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ROSMARINUS officinalis 'Lockwood de Forest'

Image of Rosmarinus officinalis 'Lockwood de Forest'

Jesse Saylor



Botanical Name

ROSMARINUS officinalis 'Lockwood de Forest'

Plant Common Name

Lockwood de Forest Rosemary, Prostrate Rosemary, Rosemary

General Description

The dense trailing habit and vigorous growth of 'Lockwood de Forest' rosemary makes it ideal for border edges and placement along stone retaining walls. In areas with dry Mediterranean climates it will spread far covering a broad area, so it can also be used as a groundcover. The cultivar was first discovered around 1930 in the Santa Barbara, California garden of Elizabeth De Forest.

An old European herb most commonly associated with Mediterranean cooking, rosemary is one of the great culinary plants for the garden. It also doubles as an ornamental with its needle-like foliage, ridged stems, and pale lavender flowers that appear in late winter or spring. Technically a medium-sized woody shrub, it's native to the chaparral lands of southern Europe and North Africa where growing conditions are somewhat arid and the ground porous and well-drained. It’s also adapted to the seaside where it withstands high wind and salt spray.

Throughout the year dark to gray green needle-like leaves densely line the woody stems of rosemary. Plants grown in moister climates have flatter broader greener leaves, and those grown in more arid climates have grayer, more slender leaves that curl under giving them a needle-like appearance. They are potently fragrant from afar offering a piney, minty scent. In mid-spring to early summer, small but appealing edible two-lipped flowers of lavender blue or white appear. These attract bees and small inconspicuous nutlet fruits follow.

Rosemary will prosper in locations with full sun and sharply drained average to poor soil. Established plants are quite drought tolerant, but newly planted specimens require average water until they set roots. Rosemary leaves and stems can be harvested any time of year. Refrain from hard pruning in spring until new growth appears. The leaves are traditionally used to flavor vegetables, pasta sauces and meat, particularly pork, lamb and chicken.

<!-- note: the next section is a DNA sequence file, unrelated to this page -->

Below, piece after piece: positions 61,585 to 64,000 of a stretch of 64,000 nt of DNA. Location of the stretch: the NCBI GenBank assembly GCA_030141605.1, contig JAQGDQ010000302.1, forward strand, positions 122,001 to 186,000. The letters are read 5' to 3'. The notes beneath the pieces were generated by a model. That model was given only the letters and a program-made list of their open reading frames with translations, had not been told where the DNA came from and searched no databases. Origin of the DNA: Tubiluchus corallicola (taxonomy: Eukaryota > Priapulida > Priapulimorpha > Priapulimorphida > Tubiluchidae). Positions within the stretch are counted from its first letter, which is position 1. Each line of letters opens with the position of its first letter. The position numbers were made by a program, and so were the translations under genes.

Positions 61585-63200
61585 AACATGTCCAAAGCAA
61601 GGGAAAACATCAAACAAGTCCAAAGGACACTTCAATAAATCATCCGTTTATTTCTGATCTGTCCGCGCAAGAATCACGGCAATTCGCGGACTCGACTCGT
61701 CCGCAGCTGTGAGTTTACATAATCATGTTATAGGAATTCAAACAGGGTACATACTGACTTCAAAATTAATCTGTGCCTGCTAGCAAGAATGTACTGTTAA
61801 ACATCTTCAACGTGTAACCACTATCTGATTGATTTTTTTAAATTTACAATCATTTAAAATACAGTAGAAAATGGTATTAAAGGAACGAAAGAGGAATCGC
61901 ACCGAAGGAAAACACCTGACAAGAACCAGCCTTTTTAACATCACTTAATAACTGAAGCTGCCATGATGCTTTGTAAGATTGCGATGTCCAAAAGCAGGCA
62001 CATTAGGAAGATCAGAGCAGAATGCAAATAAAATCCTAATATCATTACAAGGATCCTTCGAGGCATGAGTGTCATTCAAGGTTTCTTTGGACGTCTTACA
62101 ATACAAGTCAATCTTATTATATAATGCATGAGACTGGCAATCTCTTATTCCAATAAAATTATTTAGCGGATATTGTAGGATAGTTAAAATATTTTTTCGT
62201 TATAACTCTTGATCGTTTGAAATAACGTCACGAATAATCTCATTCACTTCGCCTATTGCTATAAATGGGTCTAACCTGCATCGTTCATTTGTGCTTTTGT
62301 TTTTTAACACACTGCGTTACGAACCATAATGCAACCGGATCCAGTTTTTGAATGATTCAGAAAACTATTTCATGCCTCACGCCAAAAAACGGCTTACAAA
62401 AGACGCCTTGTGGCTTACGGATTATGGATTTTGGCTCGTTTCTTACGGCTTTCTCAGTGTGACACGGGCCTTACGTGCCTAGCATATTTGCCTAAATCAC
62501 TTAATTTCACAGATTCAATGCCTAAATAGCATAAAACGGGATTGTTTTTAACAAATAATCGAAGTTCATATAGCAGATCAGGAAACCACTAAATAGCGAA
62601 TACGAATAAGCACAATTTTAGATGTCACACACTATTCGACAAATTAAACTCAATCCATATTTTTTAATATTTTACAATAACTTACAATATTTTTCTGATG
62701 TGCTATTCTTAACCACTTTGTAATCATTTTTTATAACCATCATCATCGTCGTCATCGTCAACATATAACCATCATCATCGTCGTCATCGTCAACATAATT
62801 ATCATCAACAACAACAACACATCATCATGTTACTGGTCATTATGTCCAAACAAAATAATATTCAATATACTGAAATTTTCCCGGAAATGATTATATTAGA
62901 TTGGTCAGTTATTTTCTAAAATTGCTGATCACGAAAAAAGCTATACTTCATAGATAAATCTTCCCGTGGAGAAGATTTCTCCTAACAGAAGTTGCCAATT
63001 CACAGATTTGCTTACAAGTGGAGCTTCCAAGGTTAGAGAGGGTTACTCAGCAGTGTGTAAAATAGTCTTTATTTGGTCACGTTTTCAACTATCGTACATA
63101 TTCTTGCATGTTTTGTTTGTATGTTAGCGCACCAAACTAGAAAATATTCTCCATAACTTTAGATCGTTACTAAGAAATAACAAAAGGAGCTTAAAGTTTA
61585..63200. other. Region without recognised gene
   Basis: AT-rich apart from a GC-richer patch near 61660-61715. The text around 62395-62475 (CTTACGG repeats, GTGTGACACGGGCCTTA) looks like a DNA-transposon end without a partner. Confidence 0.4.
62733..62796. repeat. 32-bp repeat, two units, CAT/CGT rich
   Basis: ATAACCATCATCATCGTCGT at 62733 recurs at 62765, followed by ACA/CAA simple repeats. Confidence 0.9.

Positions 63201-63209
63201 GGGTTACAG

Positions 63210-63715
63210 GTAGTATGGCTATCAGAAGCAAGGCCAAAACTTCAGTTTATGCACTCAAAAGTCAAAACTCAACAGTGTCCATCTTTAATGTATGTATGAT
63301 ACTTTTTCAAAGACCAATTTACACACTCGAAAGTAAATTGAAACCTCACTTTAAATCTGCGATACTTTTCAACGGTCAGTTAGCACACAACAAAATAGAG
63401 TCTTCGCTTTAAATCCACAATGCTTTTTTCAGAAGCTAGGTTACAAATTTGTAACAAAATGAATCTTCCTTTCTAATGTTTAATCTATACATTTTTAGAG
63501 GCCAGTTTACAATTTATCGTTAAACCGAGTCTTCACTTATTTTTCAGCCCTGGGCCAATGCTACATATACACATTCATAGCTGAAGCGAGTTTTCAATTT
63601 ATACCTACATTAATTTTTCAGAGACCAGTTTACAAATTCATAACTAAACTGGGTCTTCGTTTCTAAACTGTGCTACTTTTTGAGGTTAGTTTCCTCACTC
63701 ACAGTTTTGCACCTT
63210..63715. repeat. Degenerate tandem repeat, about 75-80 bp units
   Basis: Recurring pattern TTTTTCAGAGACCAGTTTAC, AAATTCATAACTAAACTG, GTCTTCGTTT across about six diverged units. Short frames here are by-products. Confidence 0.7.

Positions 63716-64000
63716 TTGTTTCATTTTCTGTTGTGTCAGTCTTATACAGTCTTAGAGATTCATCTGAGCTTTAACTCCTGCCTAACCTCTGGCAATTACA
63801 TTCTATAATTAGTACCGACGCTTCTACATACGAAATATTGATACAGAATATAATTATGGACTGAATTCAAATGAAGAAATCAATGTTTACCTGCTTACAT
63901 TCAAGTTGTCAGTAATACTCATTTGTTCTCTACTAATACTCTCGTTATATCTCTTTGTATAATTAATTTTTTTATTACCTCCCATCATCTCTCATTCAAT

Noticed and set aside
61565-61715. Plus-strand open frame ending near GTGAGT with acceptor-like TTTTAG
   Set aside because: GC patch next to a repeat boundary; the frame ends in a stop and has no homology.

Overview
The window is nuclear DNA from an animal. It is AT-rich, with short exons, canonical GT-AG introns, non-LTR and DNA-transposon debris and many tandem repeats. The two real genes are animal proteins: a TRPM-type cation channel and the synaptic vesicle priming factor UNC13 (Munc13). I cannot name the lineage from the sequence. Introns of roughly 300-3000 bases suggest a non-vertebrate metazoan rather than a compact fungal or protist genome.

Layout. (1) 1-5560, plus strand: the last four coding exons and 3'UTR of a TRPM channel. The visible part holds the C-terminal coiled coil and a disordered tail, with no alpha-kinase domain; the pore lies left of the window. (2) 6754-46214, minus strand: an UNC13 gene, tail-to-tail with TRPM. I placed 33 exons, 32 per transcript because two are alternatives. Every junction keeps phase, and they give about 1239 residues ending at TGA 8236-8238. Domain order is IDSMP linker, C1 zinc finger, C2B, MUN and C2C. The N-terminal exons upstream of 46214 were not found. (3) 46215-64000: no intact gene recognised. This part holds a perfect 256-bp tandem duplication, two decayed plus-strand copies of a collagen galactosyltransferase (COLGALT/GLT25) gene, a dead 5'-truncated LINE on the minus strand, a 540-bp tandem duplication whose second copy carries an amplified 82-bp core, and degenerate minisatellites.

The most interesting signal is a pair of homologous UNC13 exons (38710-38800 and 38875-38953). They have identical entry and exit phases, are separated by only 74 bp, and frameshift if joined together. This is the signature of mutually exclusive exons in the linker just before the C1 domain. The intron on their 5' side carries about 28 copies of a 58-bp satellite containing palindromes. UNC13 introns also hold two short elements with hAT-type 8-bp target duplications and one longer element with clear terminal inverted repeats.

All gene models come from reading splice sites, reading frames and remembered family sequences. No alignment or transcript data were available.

This is an ideal shrub for containers or seaside locations where growing conditions are challenging for many other herbs and garden plants. In warmer climes rosemary can be grown and sheared as a fragrant hedge or topiary. Plants may develop root and stem rot if grown in poorly drained soil or areas with consistently humid summers.


  • AHS Heat Zone

    12 - 8

  • USDA Hardiness Zone

    8 - 11

  • Sunset Zone

    H1, H2, 4, 5, 6, 7, 8, 9, 10, 11, 12, 13, 14, 15, 16, 17, 18, 19, 20, 21, 22, 23, 24

  • Plant Type


  • Sun Exposure

    Full Sun

  • Height

    1'-2' / 0.3m - 0.6m

  • Width

    6'-8' / 1.8m - 2.4m

  • Bloom Time

    Early Spring, Spring, Winter, Late Winter

  • Native To

    Southern Europe, Mediterranean

Growing Conditions

  • Soil pH

    Neutral, Alkaline

  • Soil Drainage

    Well Drained

  • Soil type

    Loam, Sand

  • Tolerances

    Drought, Salt

  • Growth Rate


  • Water Requirements

    Drought Tolerant, Average Water

  • Habit


  • Seasonal Interest

    Spring, Summer, Fall, Winter

Ornamental Features

  • Flower Interest


  • Flower Color

    Blue, Lavender

  • Foliage Color (Spring)

    Green, Gray Green

  • Foliage Color (Summer)

    Green, Gray Green

  • Foliage Color (Fall)

    Green, Gray Green

  • Foliage Color (Winter)

    Gray Green

  • Bark Color

    Sandy Brown, Gray

  • Fragrant Flowers


  • Fragrant Fruit


  • Fragrant Foliage


  • Bark or Stem Fragrant


  • Flower Petal Number


  • Repeat Bloomer


  • Showy Fruit


  • Edible Fruit


  • Showy Foliage


  • Foliage Texture


  • Foliage Sheen


  • Evergreen


  • Showy Bark


Special Characteristics

  • Bark Texture


  • Usage

    Container, Edging, Edible, Groundcover, Herb / Vegetable, Rock Garden / Wall

  • Sharp or Has Thorns


  • Invasive


  • Attracts


  • Self-Sowing